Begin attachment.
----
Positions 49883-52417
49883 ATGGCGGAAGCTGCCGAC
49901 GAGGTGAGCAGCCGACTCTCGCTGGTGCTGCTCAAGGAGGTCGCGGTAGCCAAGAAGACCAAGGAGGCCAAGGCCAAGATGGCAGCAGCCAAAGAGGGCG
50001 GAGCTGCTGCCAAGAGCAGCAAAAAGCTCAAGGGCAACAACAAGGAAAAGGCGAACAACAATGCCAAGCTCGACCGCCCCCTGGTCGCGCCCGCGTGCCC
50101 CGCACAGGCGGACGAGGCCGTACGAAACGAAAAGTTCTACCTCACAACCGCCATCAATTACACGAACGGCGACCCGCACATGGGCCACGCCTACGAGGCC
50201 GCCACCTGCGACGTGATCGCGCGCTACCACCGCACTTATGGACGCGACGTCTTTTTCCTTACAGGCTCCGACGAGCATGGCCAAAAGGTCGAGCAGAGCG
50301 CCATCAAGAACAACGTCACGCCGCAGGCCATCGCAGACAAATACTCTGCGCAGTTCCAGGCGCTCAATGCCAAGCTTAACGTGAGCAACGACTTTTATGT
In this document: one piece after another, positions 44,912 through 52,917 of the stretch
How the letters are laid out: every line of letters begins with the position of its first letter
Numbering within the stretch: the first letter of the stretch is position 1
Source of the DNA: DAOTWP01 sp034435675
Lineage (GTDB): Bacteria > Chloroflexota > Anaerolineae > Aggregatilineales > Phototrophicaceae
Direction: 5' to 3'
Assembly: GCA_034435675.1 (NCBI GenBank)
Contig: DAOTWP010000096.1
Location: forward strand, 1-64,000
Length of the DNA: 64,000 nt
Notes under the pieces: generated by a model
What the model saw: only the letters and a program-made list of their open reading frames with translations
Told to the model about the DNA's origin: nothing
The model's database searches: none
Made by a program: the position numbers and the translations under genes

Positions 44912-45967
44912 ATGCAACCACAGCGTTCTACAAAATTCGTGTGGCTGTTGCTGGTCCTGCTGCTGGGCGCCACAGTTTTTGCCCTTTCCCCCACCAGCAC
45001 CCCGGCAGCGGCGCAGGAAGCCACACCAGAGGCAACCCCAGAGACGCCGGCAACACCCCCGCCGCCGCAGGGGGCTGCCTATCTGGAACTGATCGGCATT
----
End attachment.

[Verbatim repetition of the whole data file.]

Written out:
Positions 49883-52417
49883 ATGGCGGAAGCTGCCGAC
49901 GAGGTGAGCAGCCGACTCTCGCTGGTGCTGCTCAAGGAGGTCGCGGTAGCCAAGAAGACCAAGGAGGCCAAGGCCAAGATGGCAGCAGCCAAAGAGGGCG
50001 GAGCTGCTGCCAAGAGCAGCAAAAAGCTCAAGGGCAACAACAAGGAAAAGGCGAACAACAATGCCAAGCTCGACCGCCCCCTGGTCGCGCCCGCGTGCCC
50101 CGCACAGGCGGACGAGGCCGTACGAAACGAAAAGTTCTACCTCACAACCGCCATCAATTACACGAACGGCGACCCGCACATGGGCCACGCCTACGAGGCC
50201 GCCACCTGCGACGTGATCGCGCGCTACCACCGCACTTATGGACGCGACGTCTTTTTCCTTACAGGCTCCGACGAGCATGGCCAAAAGGTCGAGCAGAGCG
50301 CCATCAAGAACAACGTCACGCCGCAGGCCATCGCAGACAAATACTCTGCGCAGTTCCAGGCGCTCAATGCCAAGCTTAACGTGAGCAACGACTTTTATGT
In this document: one piece after another, positions 44,912 through 52,917 of the stretch
How the letters are laid out: every line of letters begins with the position of its first letter
Numbering within the stretch: the first letter of the stretch is position 1
Source of the DNA: DAOTWP01 sp034435675
Lineage (GTDB): Bacteria > Chloroflexota > Anaerolineae > Aggregatilineales > Phototrophicaceae
Direction: 5' to 3'
Assembly: GCA_034435675.1 (NCBI GenBank)
Contig: DAOTWP010000096.1
Location: forward strand, 1-64,000
Length of the DNA: 64,000 nt
Notes under the pieces: generated by a model
What the model saw: only the letters and a program-made list of their open reading frames with translations
Told to the model about the DNA's origin: nothing
The model's database searches: none
Made by a program: the position numbers and the translations under genes

Positions 44912-45967
44912 ATGCAACCACAGCGTTCTACAAAATTCGTGTGGCTGTTGCTGGTCCTGCTGCTGGGCGCCACAGTTTTTGCCCTTTCCCCCACCAGCAC
45001 CCCGGCAGCGGCGCAGGAAGCCACACCAGAGGCAACCCCAGAGACGCCGGCAACACCCCCGCCGCCGCAGGGGGCTGCCTATCTGGAACTGATCGGCATT